Underwater Sewer Pipe Inspection

By Jeff Griffin, Senior Editor | March 2012, Vol. 67 No. 3

In 2011, Interactive Pipe Inspection (IPI) completed inspection of more than 50,000 feet of 30- and 48-inch diameter sanitary sewer lines for King County, WA.

What sets the project apart from routine pipeline inspections is that the sewer lines were underwater in Lake Washington and Lake Sammamish.

IPI specializes in pipe inspection and assessment services using panoramic pipe inspection technology that provides a 360-degree look at inside pipe surfaces and detailed information far beyond the capabilities of conventional pan-and-rotate inspection cameras and equipment.

Sewer lines inspected were:
• Issaquah Interceptor, 14,673 feet;
• Holmes Point Trunk,11,665 feet; and
• Kenmore Interceptor, 24,497 feet.

Bryce James, IPI manager, said the sewer lines were laid more than a half century ago, initially flowing directly into the waters of the lakes. In the mid 1960’s, the lines were diverted from pump stations along the lakes into interceptors and trunks sending raw sewage to treatment plants.

The inspection equipment used was an Inuktun VT300 Versatrax crawler/camera system with multi-sensor capability, said James, adding that IPI is only one of four companies in the United States with this inspection system.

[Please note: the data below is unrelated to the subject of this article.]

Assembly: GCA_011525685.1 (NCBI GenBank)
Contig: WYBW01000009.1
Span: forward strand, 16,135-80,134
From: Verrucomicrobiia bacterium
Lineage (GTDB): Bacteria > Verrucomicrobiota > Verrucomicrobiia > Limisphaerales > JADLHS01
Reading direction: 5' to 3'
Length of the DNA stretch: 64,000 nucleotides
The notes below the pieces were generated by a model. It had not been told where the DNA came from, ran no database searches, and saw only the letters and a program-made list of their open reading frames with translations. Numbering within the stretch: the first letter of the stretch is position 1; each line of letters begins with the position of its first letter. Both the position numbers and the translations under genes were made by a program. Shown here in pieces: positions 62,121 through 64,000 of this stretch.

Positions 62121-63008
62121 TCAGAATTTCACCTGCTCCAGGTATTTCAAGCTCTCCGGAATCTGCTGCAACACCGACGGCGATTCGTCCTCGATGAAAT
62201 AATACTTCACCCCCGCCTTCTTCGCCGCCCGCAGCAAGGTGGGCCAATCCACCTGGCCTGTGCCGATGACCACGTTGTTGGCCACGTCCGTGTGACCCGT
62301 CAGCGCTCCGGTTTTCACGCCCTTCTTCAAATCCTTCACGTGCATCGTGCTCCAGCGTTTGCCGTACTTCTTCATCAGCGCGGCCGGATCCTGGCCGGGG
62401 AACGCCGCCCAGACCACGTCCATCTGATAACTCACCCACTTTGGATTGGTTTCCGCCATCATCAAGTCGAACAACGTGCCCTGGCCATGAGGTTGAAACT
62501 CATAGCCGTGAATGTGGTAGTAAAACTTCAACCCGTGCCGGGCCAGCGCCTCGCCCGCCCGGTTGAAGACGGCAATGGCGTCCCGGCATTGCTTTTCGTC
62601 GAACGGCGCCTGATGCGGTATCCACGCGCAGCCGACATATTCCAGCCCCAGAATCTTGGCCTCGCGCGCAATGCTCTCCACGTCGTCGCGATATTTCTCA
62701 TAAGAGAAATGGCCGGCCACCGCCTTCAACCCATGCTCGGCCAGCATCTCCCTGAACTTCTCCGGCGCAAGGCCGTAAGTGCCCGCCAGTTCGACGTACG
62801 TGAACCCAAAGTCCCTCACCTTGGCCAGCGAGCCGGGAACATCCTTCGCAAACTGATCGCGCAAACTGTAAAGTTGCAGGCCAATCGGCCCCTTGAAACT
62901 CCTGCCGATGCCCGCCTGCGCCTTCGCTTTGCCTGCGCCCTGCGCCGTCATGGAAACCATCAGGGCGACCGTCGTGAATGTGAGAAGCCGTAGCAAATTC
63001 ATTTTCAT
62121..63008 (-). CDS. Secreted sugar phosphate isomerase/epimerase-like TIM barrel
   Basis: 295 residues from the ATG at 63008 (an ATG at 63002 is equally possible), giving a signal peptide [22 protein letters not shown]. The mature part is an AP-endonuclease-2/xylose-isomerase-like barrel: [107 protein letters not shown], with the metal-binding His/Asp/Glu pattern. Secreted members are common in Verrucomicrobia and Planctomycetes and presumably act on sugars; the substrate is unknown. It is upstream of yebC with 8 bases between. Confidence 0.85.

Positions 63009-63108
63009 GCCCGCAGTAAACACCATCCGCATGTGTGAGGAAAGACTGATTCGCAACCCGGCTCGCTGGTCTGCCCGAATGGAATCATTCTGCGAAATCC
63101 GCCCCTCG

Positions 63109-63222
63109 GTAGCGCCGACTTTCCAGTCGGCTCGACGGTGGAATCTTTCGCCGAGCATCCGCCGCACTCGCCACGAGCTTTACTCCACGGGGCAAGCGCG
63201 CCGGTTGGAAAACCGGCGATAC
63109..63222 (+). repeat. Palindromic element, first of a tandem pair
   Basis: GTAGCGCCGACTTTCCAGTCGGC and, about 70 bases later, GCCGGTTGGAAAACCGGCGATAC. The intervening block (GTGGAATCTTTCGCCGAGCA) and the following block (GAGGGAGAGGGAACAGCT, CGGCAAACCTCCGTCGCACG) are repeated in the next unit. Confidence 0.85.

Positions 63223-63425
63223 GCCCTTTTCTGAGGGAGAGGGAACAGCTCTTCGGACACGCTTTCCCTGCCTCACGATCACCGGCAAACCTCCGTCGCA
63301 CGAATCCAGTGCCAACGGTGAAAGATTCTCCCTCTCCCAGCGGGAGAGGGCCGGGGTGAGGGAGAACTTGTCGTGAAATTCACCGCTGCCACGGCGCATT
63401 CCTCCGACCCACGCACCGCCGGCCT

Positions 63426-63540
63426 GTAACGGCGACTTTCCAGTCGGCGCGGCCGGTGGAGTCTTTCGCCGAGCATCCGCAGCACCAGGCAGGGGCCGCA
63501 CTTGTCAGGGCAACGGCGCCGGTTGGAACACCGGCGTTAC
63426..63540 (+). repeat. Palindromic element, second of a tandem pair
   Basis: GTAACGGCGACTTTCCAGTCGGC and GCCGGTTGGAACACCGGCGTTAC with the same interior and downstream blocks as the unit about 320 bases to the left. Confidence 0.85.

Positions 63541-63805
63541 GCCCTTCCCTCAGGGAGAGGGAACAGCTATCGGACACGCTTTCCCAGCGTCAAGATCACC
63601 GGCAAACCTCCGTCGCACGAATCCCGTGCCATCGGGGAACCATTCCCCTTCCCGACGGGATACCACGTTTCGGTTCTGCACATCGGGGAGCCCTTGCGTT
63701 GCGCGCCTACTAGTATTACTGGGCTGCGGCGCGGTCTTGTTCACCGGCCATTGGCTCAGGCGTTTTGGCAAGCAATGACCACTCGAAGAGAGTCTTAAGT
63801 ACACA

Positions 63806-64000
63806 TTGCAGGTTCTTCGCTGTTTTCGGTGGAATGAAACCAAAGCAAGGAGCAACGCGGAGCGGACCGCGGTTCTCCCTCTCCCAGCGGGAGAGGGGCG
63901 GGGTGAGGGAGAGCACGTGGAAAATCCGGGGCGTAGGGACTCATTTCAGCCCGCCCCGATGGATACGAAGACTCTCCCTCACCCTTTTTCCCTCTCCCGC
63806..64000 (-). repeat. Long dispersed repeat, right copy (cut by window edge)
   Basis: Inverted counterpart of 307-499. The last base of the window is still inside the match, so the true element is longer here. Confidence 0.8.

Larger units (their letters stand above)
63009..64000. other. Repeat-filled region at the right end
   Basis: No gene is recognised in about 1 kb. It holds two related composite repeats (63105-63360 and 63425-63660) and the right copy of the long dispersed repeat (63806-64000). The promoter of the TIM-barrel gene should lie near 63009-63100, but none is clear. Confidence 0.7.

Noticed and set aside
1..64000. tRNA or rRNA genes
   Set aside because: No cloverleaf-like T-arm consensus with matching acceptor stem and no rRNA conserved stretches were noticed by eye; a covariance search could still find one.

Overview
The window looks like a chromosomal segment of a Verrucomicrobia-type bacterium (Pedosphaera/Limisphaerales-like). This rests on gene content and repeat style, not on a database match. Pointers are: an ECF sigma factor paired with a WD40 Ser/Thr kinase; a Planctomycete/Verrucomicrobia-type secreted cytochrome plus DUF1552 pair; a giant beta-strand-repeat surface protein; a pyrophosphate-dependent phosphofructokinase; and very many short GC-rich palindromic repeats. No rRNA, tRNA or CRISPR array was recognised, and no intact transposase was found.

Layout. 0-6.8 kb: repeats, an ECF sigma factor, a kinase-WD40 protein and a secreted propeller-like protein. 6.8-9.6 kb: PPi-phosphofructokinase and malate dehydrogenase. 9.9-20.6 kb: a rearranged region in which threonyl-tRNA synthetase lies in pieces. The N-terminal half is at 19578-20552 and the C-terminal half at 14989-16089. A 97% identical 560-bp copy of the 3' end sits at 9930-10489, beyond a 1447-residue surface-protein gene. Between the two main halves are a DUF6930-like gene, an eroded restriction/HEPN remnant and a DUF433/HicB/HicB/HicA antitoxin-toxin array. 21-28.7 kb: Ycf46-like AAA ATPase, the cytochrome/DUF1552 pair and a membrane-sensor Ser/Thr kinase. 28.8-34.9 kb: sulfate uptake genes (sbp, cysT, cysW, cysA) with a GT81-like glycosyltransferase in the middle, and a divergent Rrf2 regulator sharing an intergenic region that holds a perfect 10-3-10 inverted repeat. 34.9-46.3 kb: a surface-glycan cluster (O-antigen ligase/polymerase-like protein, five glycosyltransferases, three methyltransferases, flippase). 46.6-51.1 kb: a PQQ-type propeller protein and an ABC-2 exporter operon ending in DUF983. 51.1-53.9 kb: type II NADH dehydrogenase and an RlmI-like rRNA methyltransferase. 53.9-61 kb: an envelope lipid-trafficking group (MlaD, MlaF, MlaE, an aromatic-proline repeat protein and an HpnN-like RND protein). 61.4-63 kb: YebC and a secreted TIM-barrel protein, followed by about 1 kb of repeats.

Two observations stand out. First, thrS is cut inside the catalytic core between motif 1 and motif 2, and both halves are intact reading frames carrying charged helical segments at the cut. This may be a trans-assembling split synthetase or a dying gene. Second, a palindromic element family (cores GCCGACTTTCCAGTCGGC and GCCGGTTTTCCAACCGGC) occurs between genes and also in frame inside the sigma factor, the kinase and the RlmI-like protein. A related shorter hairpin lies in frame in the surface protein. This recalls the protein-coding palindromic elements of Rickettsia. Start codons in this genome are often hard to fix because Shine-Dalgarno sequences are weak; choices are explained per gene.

With three cameras and multiple sensors, the Inuktun Versatrax 300 is the solution to long-range pipe inspection, said James.

“With it,” he explained, “IPI is able to inspect more than 6,000 feet of pipe in a single run, the first time this has been done in the United States using a high-resolution, 525-line resolution CCTV camera. This capability not only saved the crew the time and coordination effort of moving the dock to many different sites, but also saved King County money, compared to costs of previous inspections using equipment that would have had to make many, much-shorter runs.”

To implement pipe inspections with the VT300 in the underwater work environment required two experienced IPI crews, supported by certified divers, a portable dock, boats, a caisson to access underwater manholes and other support equipment.

Special procedure devised (subhed)

James summarized the steps necessary to perform the inspections. The first step was preparing the portable dock to use as a float and home base.

“We were unable to use a barge because the manholes in the lakes were too close to the shoreline,” he said. “The dock was outfitted with a cover for protection against both sun and rain, and then the equipment was brought onboard. Tether reel, electronic control and recording equipment were set up on the dock.

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